ASHEVILLE — The president of the state NAACP urged people to vote out politicians he called extremists during the Mountain Moral Monday rally at Pack Square Park. The crowd on Monday was about 3,500, according to a police estimate.
The Rev. William Barber told the crowd: “The real judge of the movement's success is whether it is changing the state's policies and influencing its lawmakers, and that is happening in North Carolina,” he said, offering as evidence what he called an effort by the legislature to appear kinder and gentler…. Lawmakers in the General Assembly made things bad last year and they have simply made things worse this year."
His speech hit many of the themes impacting North Carolina: The state legislature and Gov. Pat McCrory, he said, are hurting the poor by failing to expand Medicaid and even cutting the program in the budget passed in the legislative short session this summer. For the past 67 weeks, Barber had led the civil disobedience campaign called Moral Mondays at the North Carolina General Assembly.
The General Assembly is also harming the environment by clearing the way for the controversial practice of hydraulic natural gas mining called fracking, other rally speakers said. They have marginalized a group of state residents by amending the constitution to ban same-sex marriage, the speakers said.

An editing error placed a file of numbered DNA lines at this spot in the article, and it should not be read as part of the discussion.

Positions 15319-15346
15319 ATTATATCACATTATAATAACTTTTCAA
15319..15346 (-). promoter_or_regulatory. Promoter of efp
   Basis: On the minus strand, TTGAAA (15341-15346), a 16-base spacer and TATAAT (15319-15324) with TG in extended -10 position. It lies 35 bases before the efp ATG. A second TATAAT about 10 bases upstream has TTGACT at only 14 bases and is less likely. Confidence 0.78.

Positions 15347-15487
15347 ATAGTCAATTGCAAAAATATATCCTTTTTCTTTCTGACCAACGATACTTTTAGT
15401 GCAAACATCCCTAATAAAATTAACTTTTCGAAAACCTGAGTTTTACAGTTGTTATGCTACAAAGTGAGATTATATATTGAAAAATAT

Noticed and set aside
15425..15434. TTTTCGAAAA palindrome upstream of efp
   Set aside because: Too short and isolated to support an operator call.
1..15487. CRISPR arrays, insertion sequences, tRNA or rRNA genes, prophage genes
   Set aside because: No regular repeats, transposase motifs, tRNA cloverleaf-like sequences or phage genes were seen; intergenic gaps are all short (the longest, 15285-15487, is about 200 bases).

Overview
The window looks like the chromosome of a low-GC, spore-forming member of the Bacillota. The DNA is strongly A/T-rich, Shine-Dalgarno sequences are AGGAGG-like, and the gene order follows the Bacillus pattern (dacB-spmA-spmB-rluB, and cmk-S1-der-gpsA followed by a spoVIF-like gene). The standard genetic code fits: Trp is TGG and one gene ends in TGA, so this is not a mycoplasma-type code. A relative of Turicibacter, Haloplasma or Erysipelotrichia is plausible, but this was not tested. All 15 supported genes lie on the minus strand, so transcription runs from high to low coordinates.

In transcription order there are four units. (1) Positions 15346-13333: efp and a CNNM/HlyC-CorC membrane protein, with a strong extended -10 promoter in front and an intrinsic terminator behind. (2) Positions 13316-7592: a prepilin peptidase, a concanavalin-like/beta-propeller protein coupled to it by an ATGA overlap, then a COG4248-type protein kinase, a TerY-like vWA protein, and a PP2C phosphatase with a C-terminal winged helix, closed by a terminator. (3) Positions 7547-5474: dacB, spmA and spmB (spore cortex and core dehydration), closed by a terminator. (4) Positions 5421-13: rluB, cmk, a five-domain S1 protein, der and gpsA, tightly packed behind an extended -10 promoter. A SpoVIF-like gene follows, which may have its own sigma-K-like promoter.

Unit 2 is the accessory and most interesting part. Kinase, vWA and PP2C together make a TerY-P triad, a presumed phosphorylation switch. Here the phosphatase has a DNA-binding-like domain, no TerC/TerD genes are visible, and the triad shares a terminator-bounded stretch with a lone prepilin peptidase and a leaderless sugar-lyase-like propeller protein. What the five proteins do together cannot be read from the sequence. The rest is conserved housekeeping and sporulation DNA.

The more than 50 organizations listed as sponsors, included WNC-Sylva affiliate. Three of our members attended and assisted MABCO (MTA-Asheville-Buncombe County) in its efforts to secure MTA petition signatures from the crowd.
Five NAACP branches have formed in Western North Carolina in the past year, bringing traditionally Asheville-centered activism into outlying counties. Among these is the historic founding of a branch in Jackson County, where MTA WNC-Sylva members helped organize and now are serving on its original Executive Committee.
Barber reminded the crowd that since 2007, thousands have marched on Raleigh—even when Democrats were in power—but back then, he said, leaders would meet protesters "and be reasonable." Now, lawmakers are hurting schools and children by not adequately funding education. They have taken away rights through sweeping restrictions on how people vote. He took aim at the deep tax cuts for the rich and corporations, saying it will mean $5 billion less in revenue for the state. Barber noted that the state constitution says caring for the poor is among the government's first priorities and this General Assembly has failed them.
He urged people to vote out politicians he called extremists during the Mountain Moral Monday rally at Pack Square Park—every person at the rally should commit to register 10-15 new voters.
"Today is not just Moral Monday but it's the moral march to the polls," he said. "We must blow the minds of MSNBC and CNN when November comes. We must make them say we ain't never seen nothing like this before. It's time for the new South to rise again."